The most important thing is, be flexible and try to be patient. Disasters are, in all senses of the word, chaotic. In disaster relief circles, the first wave of volunteers is sometimes called “the disaster after the disaster” because before they even know where to put all the survivors, before they even have a plan to coordinate all the volunteers, there's thousands of volunteers ready to be put to work. Also, remember the recovery after a disaster can take years and sometimes when the community needs you most is actually a few months or even a year after a disaster, because most other potential volunteers are no longer interested.
Sometimes the best thing to do directly after a disaster is to make contact with an organization already there and figure out their biggest needs (generators, ice, basic first-aid supplies, or sometimes the biggest need is just money). I know it may seem boring or unfulfilling to just raise money, but keep in mind that the church or mosque or whatever probably didn't factor sheltering dozens of survivors or feeding volunteers into their budgets, so money may be the thing they need most. Also, by giving them money, they can then spend it in the local economy, an economy which was very disrupted and lost a lot of money because of the disaster.
Contact and coordinate your efforts with people/organizations already at the scene. It may be that most areas are still locked-down and no one is allowed in, so there's not much volunteers can do. Also, try and figure out if there are age restrictions, if minors need a guardian present or a written consent form from a guardian. Someone who is actually there can also give you the areas where volunteers are needed (doing actual clean-up, donations sorting, data entry, etc) and tell you what type of clothing to wear. Some volunteers who wanted to do clean-up in Joplin came without close-toed shoes and it was too much of a hazard to have them in the field, so they had to volunteer in areas that they didn't really want to. Also in Joplin, we had EMTs, Firefighters, etc. coming to our volunteer center and demanding to be a part of the search and rescue. They are pretty careful who they allow on those teams, so this is something you should try and work out beforehand (for instance, if you're a firefighter, then try to call the local fire department in that area). It is also important to bring your id, certification, license, etc. if you are wanting to volunteer is a specialized capacity.
Make sure to work out beforehand all of your logistics (place to stay, food/water, bedding). As a volunteer you have to keep in mind that, because there was a disaster, most of the local resources are rapidly being exhausted and if you come unprepared and ill-equipped you can actually be more of a burden than a help. I remember a few times when food was supposed to be provided in disaster areas, but tornadoes have a way of making street signs disappear and cause landmarks to not be in their proper place, so meeting points are missed or misunderstood. You will have a better experience as a volunteer if you are thoroughly prepared.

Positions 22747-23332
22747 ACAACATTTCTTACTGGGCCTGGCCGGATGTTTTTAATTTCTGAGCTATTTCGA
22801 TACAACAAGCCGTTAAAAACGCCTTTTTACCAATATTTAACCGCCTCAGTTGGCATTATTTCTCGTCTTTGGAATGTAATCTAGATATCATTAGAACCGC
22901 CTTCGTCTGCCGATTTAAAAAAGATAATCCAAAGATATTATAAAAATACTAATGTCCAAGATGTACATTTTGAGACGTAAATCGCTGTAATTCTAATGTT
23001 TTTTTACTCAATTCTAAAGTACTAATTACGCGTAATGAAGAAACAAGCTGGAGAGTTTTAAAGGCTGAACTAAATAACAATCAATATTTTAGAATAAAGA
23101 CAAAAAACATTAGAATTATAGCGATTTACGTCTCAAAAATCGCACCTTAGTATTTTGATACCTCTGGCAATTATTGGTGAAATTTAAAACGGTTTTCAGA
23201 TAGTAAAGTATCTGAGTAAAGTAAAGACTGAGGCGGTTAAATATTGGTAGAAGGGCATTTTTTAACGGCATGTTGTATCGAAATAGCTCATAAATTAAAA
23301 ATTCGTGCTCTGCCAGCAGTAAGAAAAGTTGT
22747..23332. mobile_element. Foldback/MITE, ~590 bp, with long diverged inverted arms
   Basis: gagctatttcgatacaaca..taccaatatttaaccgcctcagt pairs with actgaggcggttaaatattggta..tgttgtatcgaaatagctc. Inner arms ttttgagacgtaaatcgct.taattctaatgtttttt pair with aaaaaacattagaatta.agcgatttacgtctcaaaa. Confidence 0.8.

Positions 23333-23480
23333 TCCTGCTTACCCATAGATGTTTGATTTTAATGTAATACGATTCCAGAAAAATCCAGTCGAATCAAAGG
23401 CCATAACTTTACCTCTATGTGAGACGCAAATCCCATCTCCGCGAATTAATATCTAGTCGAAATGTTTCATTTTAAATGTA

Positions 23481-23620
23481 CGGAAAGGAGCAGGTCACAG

While on the subject of food, if you have a food truck, a huge grill, or another thing of that nature and want to help provide food for volunteers, keep in mind that you will probably have to work things out with the health department. We had many well-meaning individuals who came a long way to Joplin who wished to set up and provide food for survivors and volunteers, only to be shut down by the health department because they weren't where they were supposed to be, didn't ask for permission, etc.
When trying to figure out needs, whether for volunteers or donations, don't solely depend on the media for information, because they often get misinformation (sometimes from well-meaning individuals) and/or do not share the whole story. Or the media makes an announcement for a need and doesn't realize that some company was generous enough to fulfill the whole need, so then there is an excess of that one item. Sometimes the media isn't allowed access to areas where heavily involved individuals are (people who actually know what's going on), so they ask whoever they can talk to, which is sometimes a volunteer who has only been there an hour or survivor who hasn't left the area of the emergency shelter since they got there.
Lastly, and very importantly, try and figure out if the community is keeping track of volunteer hours and equipment used in volunteer efforts. You can normally find this out by contacting someone in city hall, possibly looking on the community's website, or sometimes the media will announce it. If FEMA declares a disaster then the federal government does a cost share (the local government pays a percentage and the federal government pays a percentage) for the disaster recovery. Volunteer hours and equipment used can be given a dollar amount and be counted towards the percentage the local government has to pay. In other words, as well as your volunteering physically helping recover the disaster area, it can help it financially recover as well.
Thank you for your willingness to volunteer and I hope you have a wonderful volunteer experience. Be safe, work hard, maybe have some fun, and create some fulfilling memories. God bless, may he give your hands strength and may he comfort the survivors.